Is it true that, on average, job creation was similar during the governments of Fernando Henrique and Lula and Dilma?
In fact, the governments of President Lula and President Dilma were responsible for the creation of nearly 20 million formal jobs in 11 years, while the FHC government created just over 5 million jobs over eight years. When the opposition party, PSDB, governed Brazil, the average was 630,000 jobs created per year. Already during the PT administrations, that number was almost three times higher, reaching an average of about 1.8 million formal jobs created per year.
President Lula and President Dilma decided that Brazil needed to grow and distribute income at the same time - and not grow first and then divide. Thus, the living conditions of workers improved both in good times as well as during times of difficulty in global and Brazilian markets. Further, in 2008 and 2009 Brazil faced the worst crisis of the international economy since the Crash of 1929, and managed to keep a positive economic course for the country. Over the years the federal governments of the PT, the formal jobs exceeded informal jobs - arriving at the ratio of 57% to 43% in 2012. And unemployment reached the range of 5.5% in 2012, compared with more than 12 % in 2003.
With the new minimum wage stipulated by President Dilma in 2014 (R $ 724.00), the minimum wage had real gains of over 70% since 2003 - according to Dieese, the actual increase is 72.35% between 2003 and 2014. That is, in addition to restoring the minimum wage against inflation, the governments of President Lula and President Dilma are creating conditions so that in a few years the minimum wage will double in real terms. To give an idea, when Lula took office in 2003, the minimum was R$ 200.
In fact, the formula established by President Lula and signed into law by President Dilma works with two variables. It compensates for inflation in the previous year, and adds to the minimum wage the rate of GDP growth in the previous two years - GDP, or gross domestic product, the sum of all wealth produced by the country. The formula will be applied until 2023, with the expectation of bringing the minimum wage closer levels considered sufficient by the workers’ rights organizations.
Policies to increase the minimum wage, formal job creation and improving of the Social Security, among other issues, have created ripple effects on the Brazilian economy. For example, in 2013, 84.5% of wage negotiations in more than 300 categories resulted in increases greater than inflation, according to an analysis of the Salaries Dieese (Inter-Union Department of Statistics and Socioeconomic Studies) tracking system. Wage gains represented an increase of R$ 12 billion in workers' pockets. And the new minimum of R$ 724.00 injected the significant figure of US $ 28.4 billion into the economy in 2014.
The benefits are coming to all of Brazil. The sum of employment and wage policies of President Lula's and President Dilma’s government helped lift more than 40 million Brazilians into the middle class - which thus became the majority of the population. The effects were felt throughout the country, in various segments. In rural areas, for example, the middle class doubled between 2002 and 2012, from 21% to 42%. In the Northeast, went from 22% to nearly double to 42% as well. Moreover, out of 100 people who have joined the middle class in the period, no less than 75 were black. And finally, there are 48 million Brazilians who have income referenced to the minimum wage, and therefore benefit from these valuation policies: 21.4 million beneficiaries of Social Security, 14.3 million employed persons, 8 million autonomous and 4.2 million domestic workers.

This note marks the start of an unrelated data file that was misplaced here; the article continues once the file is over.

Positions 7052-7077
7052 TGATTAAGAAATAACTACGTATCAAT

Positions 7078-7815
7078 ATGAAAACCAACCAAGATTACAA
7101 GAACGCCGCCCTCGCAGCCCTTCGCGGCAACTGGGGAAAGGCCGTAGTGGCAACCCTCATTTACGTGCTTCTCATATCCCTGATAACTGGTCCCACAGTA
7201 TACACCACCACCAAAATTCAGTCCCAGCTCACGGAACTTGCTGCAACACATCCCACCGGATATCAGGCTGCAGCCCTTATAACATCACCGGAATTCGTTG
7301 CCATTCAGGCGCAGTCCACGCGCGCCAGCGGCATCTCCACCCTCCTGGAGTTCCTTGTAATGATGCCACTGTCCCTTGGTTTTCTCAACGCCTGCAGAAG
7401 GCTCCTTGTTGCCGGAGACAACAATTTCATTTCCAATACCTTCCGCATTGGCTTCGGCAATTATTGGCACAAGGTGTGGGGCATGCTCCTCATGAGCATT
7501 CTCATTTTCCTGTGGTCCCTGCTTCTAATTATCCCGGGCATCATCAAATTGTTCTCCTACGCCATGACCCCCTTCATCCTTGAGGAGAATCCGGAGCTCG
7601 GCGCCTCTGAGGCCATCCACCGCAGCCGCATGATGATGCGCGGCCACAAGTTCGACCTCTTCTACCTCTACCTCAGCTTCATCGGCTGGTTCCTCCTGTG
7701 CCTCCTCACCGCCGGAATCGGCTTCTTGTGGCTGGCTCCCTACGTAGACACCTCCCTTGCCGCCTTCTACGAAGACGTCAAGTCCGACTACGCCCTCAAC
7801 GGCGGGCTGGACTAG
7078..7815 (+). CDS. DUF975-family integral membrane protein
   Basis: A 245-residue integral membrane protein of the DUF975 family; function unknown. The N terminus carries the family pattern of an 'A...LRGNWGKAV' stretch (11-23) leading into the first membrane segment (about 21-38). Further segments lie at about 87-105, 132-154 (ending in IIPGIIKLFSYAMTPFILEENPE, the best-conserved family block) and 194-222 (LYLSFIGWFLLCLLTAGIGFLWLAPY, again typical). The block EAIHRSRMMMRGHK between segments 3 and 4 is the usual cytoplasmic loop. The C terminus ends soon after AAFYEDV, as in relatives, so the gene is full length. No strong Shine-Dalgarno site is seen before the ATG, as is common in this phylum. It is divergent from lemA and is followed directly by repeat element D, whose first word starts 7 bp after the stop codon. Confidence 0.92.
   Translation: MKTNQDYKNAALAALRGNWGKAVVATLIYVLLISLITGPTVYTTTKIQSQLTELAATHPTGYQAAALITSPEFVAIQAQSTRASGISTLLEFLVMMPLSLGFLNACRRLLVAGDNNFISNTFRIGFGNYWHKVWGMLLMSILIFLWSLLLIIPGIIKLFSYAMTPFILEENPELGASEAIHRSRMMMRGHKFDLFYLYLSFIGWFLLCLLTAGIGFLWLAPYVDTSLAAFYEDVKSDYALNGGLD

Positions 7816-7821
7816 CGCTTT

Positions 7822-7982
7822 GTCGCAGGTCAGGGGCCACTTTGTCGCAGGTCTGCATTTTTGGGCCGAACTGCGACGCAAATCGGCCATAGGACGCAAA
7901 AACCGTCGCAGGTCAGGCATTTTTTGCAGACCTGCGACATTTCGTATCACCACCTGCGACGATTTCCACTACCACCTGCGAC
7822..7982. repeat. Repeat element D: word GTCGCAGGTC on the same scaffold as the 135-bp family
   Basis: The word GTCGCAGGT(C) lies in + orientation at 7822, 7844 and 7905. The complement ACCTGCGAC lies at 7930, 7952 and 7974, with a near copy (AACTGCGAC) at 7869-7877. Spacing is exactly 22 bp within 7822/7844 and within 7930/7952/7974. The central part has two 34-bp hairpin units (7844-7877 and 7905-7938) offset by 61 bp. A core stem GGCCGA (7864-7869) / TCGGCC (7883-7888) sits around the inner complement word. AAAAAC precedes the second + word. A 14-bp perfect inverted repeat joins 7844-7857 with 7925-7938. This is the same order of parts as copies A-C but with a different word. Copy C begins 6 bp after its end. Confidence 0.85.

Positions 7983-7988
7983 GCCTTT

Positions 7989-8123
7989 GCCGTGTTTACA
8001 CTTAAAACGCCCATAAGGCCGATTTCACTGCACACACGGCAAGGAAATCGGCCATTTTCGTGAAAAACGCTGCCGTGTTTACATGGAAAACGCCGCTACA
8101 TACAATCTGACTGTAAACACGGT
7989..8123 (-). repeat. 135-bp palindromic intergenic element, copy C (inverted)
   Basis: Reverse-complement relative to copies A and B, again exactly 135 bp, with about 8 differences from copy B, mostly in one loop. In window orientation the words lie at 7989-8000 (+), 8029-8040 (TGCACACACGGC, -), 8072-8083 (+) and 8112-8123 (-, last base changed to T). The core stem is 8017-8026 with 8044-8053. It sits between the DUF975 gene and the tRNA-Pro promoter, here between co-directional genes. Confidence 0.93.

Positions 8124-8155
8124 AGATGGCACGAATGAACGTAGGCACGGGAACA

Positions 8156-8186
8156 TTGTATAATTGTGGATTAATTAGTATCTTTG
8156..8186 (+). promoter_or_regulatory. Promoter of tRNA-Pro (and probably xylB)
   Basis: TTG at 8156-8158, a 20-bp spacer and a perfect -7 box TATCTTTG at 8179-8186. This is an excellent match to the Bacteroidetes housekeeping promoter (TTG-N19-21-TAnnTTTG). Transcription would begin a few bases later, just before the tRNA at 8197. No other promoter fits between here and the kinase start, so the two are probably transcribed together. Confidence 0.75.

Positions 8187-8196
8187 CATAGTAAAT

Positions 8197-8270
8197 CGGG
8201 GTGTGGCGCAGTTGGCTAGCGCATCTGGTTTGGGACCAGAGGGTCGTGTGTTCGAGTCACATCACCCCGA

The total number of formal workers in Brazil increased from 28.6 million in 2002 to 47.4 million in 2012. With this, the collection of Social Security went from R $ 151 billion in 2002 to almost US $ 300 billion in 2012. For local governments, the increase in the minimum wage and the creation of formal jobs have brought more resources to the local economy, making it more dynamic and less dependent on only the benefits of people who have retired.
From 2003 to 2010, 155,000 new civil service workers were hired under the administrations of President Lula and President Dilma – three times the amount hired in the eight years of the PSDB government. More teachers, more doctors and more federal police officers were hired. In education alone, 29,226 new workers were hired between 2003 and 2010, of which 14,833 were teachers. These jobs represented a 50% increase in the workforce in public education during the period. In Health, the More Doctors program allowed the hiring of 6,658 new professionals in the area in 2013. The overall number is already around 14 thousand. In the area of security, an increase of 1,889 Federal Highway Police and 3,631 new hires were made by the Federal Police between 2003 and 2009.
A study by IPEA (Institute of Applied Economic Research) shows that the costs of active and inactive personnel of the three levels of government have remained at stable levels in relation to GDP (Gross Domestic Product) in recent years in Brazil. In addition, the IPEA study shows that Brazil has 5.52 servers per thousand inhabitants. Germany has 6.10 servers per thousand inhabitants; Mexico has 8.46; the US, 9.82 and South Korea 11.75 per thousand. That is, the recent and current contracts are of great importance for the country to have more qualified professionals to service the population, and are shown to be of similar or lower levels of many other countries – both for poorer and richer countries than Brazil - and are being made without affecting the fiscal balance of the country.